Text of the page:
Choosing between FHIR and HL7 to standardize your health management records depends majorly on the kind of existing system you have. 

FHIR is more modern and an improvement on the HL7 V2 and V3 that came before it. FHIR also infuses more contemporary technological advancements in making health information seamless. 

One key feature of FHIR is its RESTful API, which, instead of the slow and cumbersome point-to-point interaction style of HL7 V2, uses a one-to-many point style. This approach shortens the time needed to integrate other data partners such as pharmacies, Electronic Health Records, and billing systems. 

To help you understand better, we will look at the advantages of FHIR over HL7. 

Developers who use the FHIR standards praise it for facilitating the creation of systems to suit the client’s needs. RESTful API also means that FHIR can work with mobile apps, critical to rapid information sharing. In addition, FHIR displays its flexibility by supporting all the data formats used in standardization.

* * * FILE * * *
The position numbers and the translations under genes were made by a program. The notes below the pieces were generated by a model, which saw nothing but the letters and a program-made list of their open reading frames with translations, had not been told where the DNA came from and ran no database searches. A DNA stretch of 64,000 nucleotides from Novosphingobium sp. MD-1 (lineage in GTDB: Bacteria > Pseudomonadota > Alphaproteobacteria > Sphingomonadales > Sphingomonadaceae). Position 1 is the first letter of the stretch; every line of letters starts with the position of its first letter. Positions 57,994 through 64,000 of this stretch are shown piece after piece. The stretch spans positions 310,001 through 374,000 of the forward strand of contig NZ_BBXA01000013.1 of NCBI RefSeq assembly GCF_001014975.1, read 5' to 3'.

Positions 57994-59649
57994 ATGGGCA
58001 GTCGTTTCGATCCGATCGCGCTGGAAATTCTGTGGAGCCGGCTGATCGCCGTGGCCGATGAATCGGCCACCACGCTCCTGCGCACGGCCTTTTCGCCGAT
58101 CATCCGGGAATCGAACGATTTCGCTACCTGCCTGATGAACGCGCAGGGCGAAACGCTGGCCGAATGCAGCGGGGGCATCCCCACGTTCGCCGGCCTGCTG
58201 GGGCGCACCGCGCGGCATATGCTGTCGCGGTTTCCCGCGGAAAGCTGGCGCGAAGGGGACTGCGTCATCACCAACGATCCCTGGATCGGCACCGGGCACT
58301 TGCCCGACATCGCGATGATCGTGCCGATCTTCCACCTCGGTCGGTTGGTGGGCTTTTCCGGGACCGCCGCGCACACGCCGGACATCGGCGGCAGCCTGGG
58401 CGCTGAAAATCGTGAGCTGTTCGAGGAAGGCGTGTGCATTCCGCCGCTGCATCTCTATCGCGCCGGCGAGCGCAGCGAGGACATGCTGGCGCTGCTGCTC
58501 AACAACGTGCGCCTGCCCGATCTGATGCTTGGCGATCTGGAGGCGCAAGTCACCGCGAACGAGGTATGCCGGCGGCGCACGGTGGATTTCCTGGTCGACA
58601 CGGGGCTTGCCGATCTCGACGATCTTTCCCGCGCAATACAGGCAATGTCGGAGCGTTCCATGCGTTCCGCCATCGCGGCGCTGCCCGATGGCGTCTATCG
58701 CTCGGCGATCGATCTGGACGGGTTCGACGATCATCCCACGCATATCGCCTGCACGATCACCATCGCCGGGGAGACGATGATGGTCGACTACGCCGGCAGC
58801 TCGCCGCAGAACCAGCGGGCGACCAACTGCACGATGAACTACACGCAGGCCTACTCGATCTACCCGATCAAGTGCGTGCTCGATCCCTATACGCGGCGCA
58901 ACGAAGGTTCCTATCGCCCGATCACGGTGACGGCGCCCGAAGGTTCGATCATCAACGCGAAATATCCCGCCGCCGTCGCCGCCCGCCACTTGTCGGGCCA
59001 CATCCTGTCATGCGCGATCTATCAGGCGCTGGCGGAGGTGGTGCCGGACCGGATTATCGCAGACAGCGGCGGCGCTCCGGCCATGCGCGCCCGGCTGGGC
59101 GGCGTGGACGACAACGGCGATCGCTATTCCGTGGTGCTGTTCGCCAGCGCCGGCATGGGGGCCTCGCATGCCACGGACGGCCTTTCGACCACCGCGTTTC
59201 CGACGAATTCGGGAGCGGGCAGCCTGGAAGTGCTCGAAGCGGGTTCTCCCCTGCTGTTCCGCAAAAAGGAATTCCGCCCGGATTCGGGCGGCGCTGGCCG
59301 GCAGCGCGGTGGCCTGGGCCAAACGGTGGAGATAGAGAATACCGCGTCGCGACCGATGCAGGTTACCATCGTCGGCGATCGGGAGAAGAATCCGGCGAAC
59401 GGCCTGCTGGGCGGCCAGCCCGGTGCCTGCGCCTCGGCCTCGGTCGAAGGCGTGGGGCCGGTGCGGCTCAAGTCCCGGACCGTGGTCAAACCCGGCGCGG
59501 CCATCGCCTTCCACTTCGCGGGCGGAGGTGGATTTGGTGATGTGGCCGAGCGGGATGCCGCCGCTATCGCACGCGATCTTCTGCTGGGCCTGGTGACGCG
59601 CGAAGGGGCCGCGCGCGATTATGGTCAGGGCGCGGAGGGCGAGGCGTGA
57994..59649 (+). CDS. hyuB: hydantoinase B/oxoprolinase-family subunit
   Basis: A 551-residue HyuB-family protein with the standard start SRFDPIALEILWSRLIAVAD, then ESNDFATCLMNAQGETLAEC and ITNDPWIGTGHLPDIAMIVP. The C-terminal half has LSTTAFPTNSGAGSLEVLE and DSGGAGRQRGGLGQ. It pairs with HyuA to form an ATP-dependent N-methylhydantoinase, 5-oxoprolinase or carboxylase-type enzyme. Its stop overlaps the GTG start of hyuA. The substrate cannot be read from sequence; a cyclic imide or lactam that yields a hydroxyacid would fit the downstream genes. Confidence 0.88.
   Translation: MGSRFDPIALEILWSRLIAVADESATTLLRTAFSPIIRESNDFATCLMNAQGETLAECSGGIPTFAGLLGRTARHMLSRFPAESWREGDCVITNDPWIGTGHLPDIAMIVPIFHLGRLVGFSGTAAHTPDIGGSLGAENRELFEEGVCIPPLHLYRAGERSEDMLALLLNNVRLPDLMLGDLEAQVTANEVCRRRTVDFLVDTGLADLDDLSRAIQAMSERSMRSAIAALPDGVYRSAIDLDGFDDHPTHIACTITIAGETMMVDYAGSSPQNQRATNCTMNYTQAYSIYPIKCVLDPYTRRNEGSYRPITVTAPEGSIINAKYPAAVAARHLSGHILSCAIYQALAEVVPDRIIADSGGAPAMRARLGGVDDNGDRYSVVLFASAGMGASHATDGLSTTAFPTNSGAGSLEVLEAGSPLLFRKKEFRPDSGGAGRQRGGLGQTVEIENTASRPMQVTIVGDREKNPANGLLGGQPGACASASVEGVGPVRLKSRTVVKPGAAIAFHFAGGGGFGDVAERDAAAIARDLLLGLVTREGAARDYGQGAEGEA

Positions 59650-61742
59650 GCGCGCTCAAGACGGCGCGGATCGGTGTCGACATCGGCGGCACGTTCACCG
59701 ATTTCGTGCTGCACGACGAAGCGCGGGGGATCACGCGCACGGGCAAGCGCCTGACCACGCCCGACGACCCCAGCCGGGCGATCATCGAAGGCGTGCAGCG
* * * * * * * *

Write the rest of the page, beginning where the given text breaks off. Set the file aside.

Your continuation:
All the resources needed to implement the FHIR standards are freely available. The implication is a low cost of implementation for clients. 

Did you come up with something?

Calculate The Cost

Different from the previous standards, FHIR is less complex. Interoperability is more achievable using FHIR due to covering more areas. Most developers are familiar with open Web technologies such as JSON and RDF data formats used by FHIR. It means they spend less time getting to grips with the system, thereby lessening the learning curve.

There is no fear of patients’ data getting into the wrong hands. In addition to making data sharing easier, FHIR provides adequate security to the shared data. The patient and the administrators have greater control over the information they give out.